U.S.A. –-(Ammoland.com)- About a year ago I wrote an article for Ammoland on the Asylum Weaponry Gatekeeper II. The Gatekeeper II is small 14-inch barrel shotgun-like firearm built on a Remington 870 receiver. This firearm is basically the same as the popular Remington Tac-14.
Since the ATF classified the Gatekeeper II and the Tac-14 as firearms instead of shotguns, they can have a barrel shorter than the NFA requirement for a shotgun barrel of 18.5-inches. The 14-inch barrel means that a user cannot install just pistol grip like a pistol grip shotgun because it would make the overall length too short. The firearm would then be considered an AOW (Any other weapon).
An AOW is only a $5 charge for the tax stamp, but it still has the long wait required to get the ATF's blessing. By adding a raptor grip, the total length of the firearm reaches 26.3 inches. It falls right in the sweet spot by having an overall length greater than 26-inches and is not subject to the NFA.
Firing one of these non-NFA firearms makes me wish that I could install pistol grip. It was a bummer that I couldn't put a standard pistol grip on the gun, but SB Tactical came out with the TAC14-SBM4 and the TAC14-SBL and offered one to me for testing on my gun. Both are arm braces for the Remington TAC-14 and other firearms based on a Remington 870 receiver.
SB Tactical is the best-known makers of arm braces for rifle caliber pistols and sub guns. SB Tactical is now producing braces for the two most common shotgun-like firearms. The Remington TAC-14 and the Mossberg Shockwave (based on the Mossberg 590).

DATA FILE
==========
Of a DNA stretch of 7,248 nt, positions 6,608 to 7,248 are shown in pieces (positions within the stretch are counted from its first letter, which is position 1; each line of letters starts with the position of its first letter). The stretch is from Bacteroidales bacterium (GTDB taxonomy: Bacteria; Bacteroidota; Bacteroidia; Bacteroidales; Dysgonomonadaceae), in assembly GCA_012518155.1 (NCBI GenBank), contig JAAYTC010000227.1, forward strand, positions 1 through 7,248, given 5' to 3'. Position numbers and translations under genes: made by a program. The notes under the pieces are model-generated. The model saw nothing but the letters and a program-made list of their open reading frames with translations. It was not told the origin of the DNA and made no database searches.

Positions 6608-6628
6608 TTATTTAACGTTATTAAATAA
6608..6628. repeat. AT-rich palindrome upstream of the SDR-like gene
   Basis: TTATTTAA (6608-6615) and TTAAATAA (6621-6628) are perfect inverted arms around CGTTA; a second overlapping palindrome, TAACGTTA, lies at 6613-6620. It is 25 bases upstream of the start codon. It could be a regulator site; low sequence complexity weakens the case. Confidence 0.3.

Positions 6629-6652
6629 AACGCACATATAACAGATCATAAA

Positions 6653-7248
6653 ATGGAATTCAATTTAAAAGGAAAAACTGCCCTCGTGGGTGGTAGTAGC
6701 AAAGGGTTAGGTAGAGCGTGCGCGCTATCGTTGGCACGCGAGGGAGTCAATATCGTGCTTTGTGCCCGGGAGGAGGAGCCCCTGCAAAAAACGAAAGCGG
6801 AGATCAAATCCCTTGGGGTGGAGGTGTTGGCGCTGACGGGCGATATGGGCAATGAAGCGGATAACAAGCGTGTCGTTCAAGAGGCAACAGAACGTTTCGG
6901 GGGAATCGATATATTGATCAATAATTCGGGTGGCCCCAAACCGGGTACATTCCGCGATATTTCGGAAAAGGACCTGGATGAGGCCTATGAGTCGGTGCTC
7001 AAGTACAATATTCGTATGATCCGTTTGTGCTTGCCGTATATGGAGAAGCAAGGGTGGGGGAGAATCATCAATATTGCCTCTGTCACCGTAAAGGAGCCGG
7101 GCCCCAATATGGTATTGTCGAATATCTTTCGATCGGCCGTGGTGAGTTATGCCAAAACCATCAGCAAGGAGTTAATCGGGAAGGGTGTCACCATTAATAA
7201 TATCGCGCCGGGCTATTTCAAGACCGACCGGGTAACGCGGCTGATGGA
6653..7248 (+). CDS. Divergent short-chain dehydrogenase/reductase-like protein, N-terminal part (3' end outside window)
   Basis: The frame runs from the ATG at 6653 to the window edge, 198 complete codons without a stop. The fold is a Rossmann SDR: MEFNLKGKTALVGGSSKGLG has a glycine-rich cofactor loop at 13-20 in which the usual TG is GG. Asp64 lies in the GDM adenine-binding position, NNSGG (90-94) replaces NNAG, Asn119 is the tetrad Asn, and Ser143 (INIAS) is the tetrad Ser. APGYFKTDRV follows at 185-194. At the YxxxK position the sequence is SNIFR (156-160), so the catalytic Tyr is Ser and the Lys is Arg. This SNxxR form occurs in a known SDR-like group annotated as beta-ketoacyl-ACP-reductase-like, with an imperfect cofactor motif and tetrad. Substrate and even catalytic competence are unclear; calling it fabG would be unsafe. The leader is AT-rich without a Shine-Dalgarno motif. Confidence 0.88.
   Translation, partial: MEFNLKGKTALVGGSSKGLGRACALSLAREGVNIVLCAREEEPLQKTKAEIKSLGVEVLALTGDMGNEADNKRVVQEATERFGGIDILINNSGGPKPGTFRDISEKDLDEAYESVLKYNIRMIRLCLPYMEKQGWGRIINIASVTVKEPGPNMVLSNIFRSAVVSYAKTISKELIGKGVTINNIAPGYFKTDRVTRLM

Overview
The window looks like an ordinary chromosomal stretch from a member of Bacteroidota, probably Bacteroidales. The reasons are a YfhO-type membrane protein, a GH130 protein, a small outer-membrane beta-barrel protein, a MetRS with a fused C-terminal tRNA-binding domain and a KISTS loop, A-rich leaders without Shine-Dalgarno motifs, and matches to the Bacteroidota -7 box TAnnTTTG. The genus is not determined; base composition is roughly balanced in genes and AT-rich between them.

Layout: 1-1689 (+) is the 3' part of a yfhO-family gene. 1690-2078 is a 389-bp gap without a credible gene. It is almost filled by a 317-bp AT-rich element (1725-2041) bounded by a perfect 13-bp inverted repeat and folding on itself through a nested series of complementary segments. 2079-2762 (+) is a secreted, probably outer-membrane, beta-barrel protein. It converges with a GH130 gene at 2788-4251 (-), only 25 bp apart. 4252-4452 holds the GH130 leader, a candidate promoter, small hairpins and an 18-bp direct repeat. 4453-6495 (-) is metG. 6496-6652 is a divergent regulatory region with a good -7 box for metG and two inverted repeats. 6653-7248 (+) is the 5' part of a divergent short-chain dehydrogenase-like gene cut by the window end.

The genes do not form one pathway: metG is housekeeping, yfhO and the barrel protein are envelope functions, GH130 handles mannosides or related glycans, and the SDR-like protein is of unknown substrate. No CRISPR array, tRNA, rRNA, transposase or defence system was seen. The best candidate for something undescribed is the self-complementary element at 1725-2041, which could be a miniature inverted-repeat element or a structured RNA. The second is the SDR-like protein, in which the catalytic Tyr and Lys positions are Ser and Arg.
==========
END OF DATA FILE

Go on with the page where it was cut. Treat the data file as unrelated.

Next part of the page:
The SB Tactical TAC14-SBL is a brace similar to the SB-Mini brace I have on my .458 SOCOM pistol. I was impressed with the SB-Mini when I reviewed it for Ammoland, but I didn't think I would like the way it would look on My Gatekeeper II.
The other SB Tactical offering I did chose for my Remington 870 receiver firearm was the TAC14-SBM4 brace. This brace had a more traditional look compared to the TAC14-SBL. In my opinion, this brace looks better than the TAC14-SBL on a shotgun-like firearm. Looks are one thing, but the most important thing is how it would perform when being shot.
Taking off the raptor grip off the Gatekeeper II was easy. All I had to do is pop off a little plastic piece at the back of the grip which exposed a screw. Once I got the grip off the firearm, I had to install the included stock adaptor for the brace.
SB Tactical used an ERGO Remington 870 stock adaptor for the TAC14-SBM4. ERGO makes their adaptor out of a plastic polymer. The use of a plastic polymer concerned me about the kit. I have other adapters on my other shotguns, but they are all made out of aluminum. I was worried it would not be strong enough, and that is the reason why I have avoided using polymer adapters and the past. I scheduled multiple trips to the range, so I could stress the adaptor more than I would in a usual review.
The TAC14-SBM4 brace went on my gun easily. It attaches to the adaptor by using a built-in buffer tube with a castle nut. I have learned in the past on a polymer AR15 lower receiver that with a plastic polymer you have to be careful not to cross-thread the buffer tube. I paid extra attention to this step.